Although glass has no effect on the taste of beer, bottles may be coated with a polyethylene formulation to prevent scratching and to give smoother run on conveyors. Accidental contact of this spray with interiors may be encountered with nonreturn bottles. Beer cans are lined with a variety of polymeric materials with possible taste risks and recently thermoplastic cement for body seams on tin-free cans has introduced another possible hazard. The potential taste of can linings was tested by heating the closed empty cans at 100 degrees C for 5 min. With a 10 ml syringe adapted to a Zahm and Nagel piercer, the air in the cans was sampled before and after heting and volatile material detected by gas chromatography. Coatings under test have been applied to glass rod or aluminium foil and incubated in beer for possible flavour effect. Polyethylene crown liners absorbed beer constituents on storage for 4 weeks at 70 degrees F. as shown by discoloration of the liners and by chromatographic analysis. Foreign odour in canned beer was traced to storage of empty cans in cartons which had contained toilet soap and in another instance a varnish flavour was traced to stacking piles of coated and lithographed sheet prior to making up the cans. Whenever lining materials are in contact with beer, flavours may be given off by the polymers. Beer flavours can be potentiated by constituents of the lining, or as shown by air chromatographs on cans which were washed out after containing beer, aroma components can be absorbed by the linings. Chromatographic analysis can show possibly dangerous material but carefully controlled organoleptic tests are the ultimate criteria in examining polymeric materials to be used in contact with beer.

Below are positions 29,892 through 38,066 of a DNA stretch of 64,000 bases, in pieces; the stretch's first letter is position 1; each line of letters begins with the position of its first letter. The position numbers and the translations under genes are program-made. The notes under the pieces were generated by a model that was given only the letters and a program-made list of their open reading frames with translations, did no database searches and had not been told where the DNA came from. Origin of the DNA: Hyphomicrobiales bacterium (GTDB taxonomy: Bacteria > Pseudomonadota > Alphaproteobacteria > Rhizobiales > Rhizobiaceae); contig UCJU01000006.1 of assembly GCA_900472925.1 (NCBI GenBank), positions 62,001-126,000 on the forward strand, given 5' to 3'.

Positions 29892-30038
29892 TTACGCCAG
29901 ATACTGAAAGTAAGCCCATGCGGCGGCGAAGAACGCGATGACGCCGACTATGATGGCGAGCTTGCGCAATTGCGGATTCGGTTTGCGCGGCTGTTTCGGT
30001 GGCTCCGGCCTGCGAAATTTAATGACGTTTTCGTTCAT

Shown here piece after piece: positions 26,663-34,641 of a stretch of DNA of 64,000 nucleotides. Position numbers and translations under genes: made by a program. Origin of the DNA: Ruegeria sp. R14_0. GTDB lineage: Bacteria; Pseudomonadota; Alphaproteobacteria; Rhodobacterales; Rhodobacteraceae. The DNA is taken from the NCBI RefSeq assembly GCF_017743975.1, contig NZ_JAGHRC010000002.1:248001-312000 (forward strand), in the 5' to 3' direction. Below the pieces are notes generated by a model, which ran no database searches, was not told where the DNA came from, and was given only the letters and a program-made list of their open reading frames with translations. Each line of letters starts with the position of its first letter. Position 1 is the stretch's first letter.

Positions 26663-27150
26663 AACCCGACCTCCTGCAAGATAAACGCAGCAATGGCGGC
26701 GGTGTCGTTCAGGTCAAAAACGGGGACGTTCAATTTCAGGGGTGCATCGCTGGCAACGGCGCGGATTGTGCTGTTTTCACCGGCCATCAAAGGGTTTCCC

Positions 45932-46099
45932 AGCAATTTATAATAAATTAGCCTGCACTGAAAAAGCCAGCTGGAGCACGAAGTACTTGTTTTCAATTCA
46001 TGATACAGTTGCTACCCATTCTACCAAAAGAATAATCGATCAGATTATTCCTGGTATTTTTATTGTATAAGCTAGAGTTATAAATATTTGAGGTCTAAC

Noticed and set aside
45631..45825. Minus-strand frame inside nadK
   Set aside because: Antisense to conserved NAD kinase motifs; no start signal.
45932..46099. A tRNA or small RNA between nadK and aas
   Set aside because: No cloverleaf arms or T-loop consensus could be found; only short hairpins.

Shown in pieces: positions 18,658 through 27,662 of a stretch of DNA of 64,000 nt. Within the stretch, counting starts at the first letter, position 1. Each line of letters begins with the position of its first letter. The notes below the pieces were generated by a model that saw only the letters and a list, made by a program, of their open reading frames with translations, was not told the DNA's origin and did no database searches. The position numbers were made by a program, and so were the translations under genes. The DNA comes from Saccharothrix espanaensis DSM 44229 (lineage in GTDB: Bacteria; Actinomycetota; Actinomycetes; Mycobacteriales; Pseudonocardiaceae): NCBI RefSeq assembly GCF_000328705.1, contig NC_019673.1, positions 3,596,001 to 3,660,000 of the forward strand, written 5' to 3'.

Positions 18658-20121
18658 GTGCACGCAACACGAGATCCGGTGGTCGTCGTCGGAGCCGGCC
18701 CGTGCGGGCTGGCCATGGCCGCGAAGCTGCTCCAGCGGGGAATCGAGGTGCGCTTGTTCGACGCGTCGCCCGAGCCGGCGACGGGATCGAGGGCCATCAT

Keywords: beer packaging pollution